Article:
85,000 reasons why Apple’s iPhone isn’t going to be disrupted

There’s nothing geeks love more than to argue mobile phone platforms. Here’s Matt Blaisdell saying that apps weren’t key to iPhone’s success. That’s true, but now that Apple has apps the world has changed and challengers to the iPhone will find it very tough.

Here’s why: everyone is using a different set of 20 apps. Trillions of combinations. You can see this on Appsfire’s VIP list (my iPhone apps are listed there, along with a number of others). None of us have the same set of apps.

So, to get me off of the iPhone you are going to have to duplicate all my apps (and I’ve gotten several more since doing this list a couple of weeks ago).

Here, let’s play a game. Let’s say that a Chinese manufacturer ships an Android phone that makes me hot and bothered. Something, say, that’s half the thickness of the iPhone, has a screen that’s sharper, and the battery lasts twice as long, oh, and let’s just say it costs $50 less than buying an iPhone.

Would it get me to switch away from my iPhone? Probably not, truth be told. (I do have a second SIM, though, waiting, just in case that I use to test phones).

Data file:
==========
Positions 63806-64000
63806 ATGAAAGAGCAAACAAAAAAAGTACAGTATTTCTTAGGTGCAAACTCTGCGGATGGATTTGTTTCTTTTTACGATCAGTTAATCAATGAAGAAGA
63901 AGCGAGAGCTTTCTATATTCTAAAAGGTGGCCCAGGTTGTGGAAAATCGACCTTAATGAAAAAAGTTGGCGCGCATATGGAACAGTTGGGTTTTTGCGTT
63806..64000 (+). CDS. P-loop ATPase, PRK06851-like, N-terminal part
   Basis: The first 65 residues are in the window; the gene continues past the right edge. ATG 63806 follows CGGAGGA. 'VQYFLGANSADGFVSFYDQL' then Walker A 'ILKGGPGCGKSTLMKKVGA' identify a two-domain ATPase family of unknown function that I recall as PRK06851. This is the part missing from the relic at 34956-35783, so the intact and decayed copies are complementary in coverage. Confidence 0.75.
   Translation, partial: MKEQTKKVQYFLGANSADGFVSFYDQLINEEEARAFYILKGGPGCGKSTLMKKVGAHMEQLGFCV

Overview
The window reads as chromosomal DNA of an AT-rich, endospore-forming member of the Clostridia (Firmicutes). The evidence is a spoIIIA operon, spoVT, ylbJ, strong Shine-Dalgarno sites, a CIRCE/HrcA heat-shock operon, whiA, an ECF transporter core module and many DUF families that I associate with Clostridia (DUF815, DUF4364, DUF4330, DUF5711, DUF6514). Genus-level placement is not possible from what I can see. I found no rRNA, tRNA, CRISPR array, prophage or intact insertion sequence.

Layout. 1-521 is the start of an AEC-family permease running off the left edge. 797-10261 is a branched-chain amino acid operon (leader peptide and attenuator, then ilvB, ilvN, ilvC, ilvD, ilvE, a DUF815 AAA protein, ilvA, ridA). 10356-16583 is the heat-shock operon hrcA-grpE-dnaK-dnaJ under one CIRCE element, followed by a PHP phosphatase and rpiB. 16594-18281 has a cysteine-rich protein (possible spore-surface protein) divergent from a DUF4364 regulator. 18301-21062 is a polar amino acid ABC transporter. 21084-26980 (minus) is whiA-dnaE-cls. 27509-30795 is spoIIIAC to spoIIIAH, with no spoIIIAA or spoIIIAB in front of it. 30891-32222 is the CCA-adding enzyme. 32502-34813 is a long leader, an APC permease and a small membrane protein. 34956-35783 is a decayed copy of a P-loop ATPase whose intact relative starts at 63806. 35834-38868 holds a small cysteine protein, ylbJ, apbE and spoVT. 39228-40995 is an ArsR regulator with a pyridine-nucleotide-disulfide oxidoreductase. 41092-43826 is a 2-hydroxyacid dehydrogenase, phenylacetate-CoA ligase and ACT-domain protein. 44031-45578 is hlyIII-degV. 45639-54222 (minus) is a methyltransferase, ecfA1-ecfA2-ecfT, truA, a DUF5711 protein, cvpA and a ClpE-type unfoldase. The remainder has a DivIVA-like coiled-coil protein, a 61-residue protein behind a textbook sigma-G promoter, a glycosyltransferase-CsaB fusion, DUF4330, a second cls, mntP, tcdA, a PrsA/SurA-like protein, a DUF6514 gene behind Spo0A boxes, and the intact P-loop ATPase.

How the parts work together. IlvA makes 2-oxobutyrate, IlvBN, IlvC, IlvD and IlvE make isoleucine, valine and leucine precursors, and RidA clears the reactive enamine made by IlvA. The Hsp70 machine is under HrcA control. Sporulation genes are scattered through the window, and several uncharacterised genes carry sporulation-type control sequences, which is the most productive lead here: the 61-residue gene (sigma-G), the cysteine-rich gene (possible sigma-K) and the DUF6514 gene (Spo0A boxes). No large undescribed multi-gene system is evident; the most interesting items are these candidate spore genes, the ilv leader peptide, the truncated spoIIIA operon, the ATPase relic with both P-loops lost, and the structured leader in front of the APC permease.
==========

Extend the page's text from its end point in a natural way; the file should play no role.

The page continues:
Why not?

Because I’ve grown addicted to Tweetie. So, now you’ll have to build an app, or get a third-party developer to build an app that works better. Let’s say you do that.

But do you have my favorite game? Tap Tap Revenge?

Do you have Facebook? Do you have Photoshop? Just today NASDAQ came out with a cool new app. Do you have that? And so on and so forth.

Every app is lockin.

I’m not going to be switching anytime soon, and neither are you.

So, what the other manufacturers are hoping is that enough users remain ignorant of all the uses of the apps and that they get enough of them built either by themselves (not gonna happen) or by developers outside the company before Apple just locks in everyone.

Joe Wilcox, on Twitter, says that iPhone users are “beyond reason.”

No, Joe, I just want my Kindle app on Android before I’ll switch. I have lots of books that I’ve invested in that I can read on my iPHone.

Or, I want my TripIt app on Android or Nokia before I’ll switch. My entire flight information is stuck inside there.

Or, I want to watch Leo Laporte’s show this afternoon (or more accurately, listen to it on my Prius thanks to UStream’s app).

Or I want to use Yelp’s app to find a great restaurant.

Etc. Etc. Etc.

If you get me all those, and all the other 85,000 apps, but on a device that is sexier and more fun to use (and more productive) then I’ll definitely be reasonable and switch.

Until then I have 85,000 reasons to be unreasonable. Oh, did you see this app called “RedLaser?” You point your phone at barcodes, and it gives you information about the products you are looking at, including what the price is on Amazon.com. Very cool.